Intro: In a recent interview toThe Times of India, Ram Gopal Yadav of Samajwadi Party unconstitutionally articulated that the states should not have a Governor as Governors merely create problems and hurdles in the smooth functioning of the Government.
Ram Gopal Yadav, National Spokesperson and General Secretary of the ruling Samajwadi Party (SP) stated in an interview with The Times of India recently that the states should not have a Governor and that the Governors merely create problems and hurdles in the smooth functioning of the government. This statement comes at a time when the Governors in the present BJP regime at the Centre are acting wisely in accordance with their constitutional role in controlling the affairs of the states. Governors are the representatives of the President of India in their respective states, and the Indian Constitution defines their role and responsibilities in the provisions of Articles 152-161.
No doubt, the remarks of the SP leader came with special reference to UP where his party (family) is ruling the State in the most arbitrary manner. People are already fed up of the corruption, crime, violence, riots, policy of Muslim appeasement and unconstitutional decisions of the UP government.
In Uttar Pradesh, Ram Naik has proved his worth by exercising his constitutional powers in controlling the State government arbitrariness in the matter of governance. Shri Ram Naik as the Governor has made it amply clear that he has not come to UP to rest and receive the post-retirement benefits, that he knows his powers and duties. And that is exactly what he has done during the last four months of his tenure in UP, giving sleepless nights to the CM and his clan in UP.
Following the PM’s policy of Na khayenge na khane denge the UP Governor has changed the face of higher education in UP by appointing the most qualified and honest academicians as Vice Chancellors of the State universities. It is an open secret by now how the past Governors shattered all values in the seats of higher learning by appointing mediocre and corrupt persons as VCs, taking illegal benefits from them. The focus of these VCs had always been to compensate their loss by similar illegal means, destroying the values and academic atmosphere of the universities and affiliated colleges too.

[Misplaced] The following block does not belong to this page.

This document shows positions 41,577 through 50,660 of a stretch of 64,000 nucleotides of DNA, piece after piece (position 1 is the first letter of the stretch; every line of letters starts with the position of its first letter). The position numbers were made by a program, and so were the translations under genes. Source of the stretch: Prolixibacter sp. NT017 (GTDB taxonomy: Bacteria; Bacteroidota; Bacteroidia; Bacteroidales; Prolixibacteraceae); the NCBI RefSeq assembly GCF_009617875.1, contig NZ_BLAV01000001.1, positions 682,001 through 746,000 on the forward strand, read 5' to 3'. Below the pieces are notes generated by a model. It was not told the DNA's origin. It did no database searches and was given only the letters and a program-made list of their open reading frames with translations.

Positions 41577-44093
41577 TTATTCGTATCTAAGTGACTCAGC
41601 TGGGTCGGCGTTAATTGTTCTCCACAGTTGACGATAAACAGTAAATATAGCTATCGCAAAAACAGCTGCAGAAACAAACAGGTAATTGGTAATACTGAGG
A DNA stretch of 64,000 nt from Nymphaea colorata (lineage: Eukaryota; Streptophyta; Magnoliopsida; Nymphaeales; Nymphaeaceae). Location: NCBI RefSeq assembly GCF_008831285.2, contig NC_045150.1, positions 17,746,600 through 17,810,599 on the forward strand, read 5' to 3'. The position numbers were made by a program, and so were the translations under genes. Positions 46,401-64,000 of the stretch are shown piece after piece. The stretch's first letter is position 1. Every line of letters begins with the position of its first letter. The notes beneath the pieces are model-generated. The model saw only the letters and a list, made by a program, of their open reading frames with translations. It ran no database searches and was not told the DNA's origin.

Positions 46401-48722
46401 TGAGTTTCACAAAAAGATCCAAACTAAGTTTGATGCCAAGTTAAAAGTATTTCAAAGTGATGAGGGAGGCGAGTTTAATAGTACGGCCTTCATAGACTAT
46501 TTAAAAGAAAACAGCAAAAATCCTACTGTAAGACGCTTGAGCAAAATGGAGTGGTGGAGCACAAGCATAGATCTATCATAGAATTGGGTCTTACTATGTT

Further, the Governor sought an explanatory memorandum from the Chief Minister and Chief Secretary about the action taken or not taken against four BSP Ministers and eight officers of the previous government in UP on the recommendations made by the Lokayukta. Lokayukta Justice NK Mehrotra had conducted investigations into the complaints against the ministers and government officials during erstwhile BSP regime. The reports were submitted to the State government seeking action under section 12 (3) and 12 (4) of UP Lokayukta Act. But the State government didn’t act on it. Consequently, the Lokayukta wrote to him under section 12 (5), upon which he sought explanatory memorandum from the Chief Minister and the Chief Secretary in accordance with the law.
The Governor of a State is appointed by the President and as per the Constitution of India the executive power of the State shall be vested in the Governor and shall be exercised by him either directly or through officers subordinates to him. The Governor shall have the power to grant pardons, reprieves, etc. It is the Governor who appoints Chief Minister and other Ministers. The Governor also appoints the Advocate General for the State.
The Governor summons and prorogues the House and dissolves the Legislative Assembly. The Governor may address the Legislative Assembly and may send messages to the House.
The Governor assents, withholds assent or reserves for the consideration of the Bill passed by the Legislative Assembly. The constitution provides that no demand for a grant shall be made except on the recommendation of the Governor. The Governor may promulgate the ordinances under certain circumstances. The Governor is consulted for appointment of Judges of High Court.
—Dr Shakti Kumar Pandey from Lucknow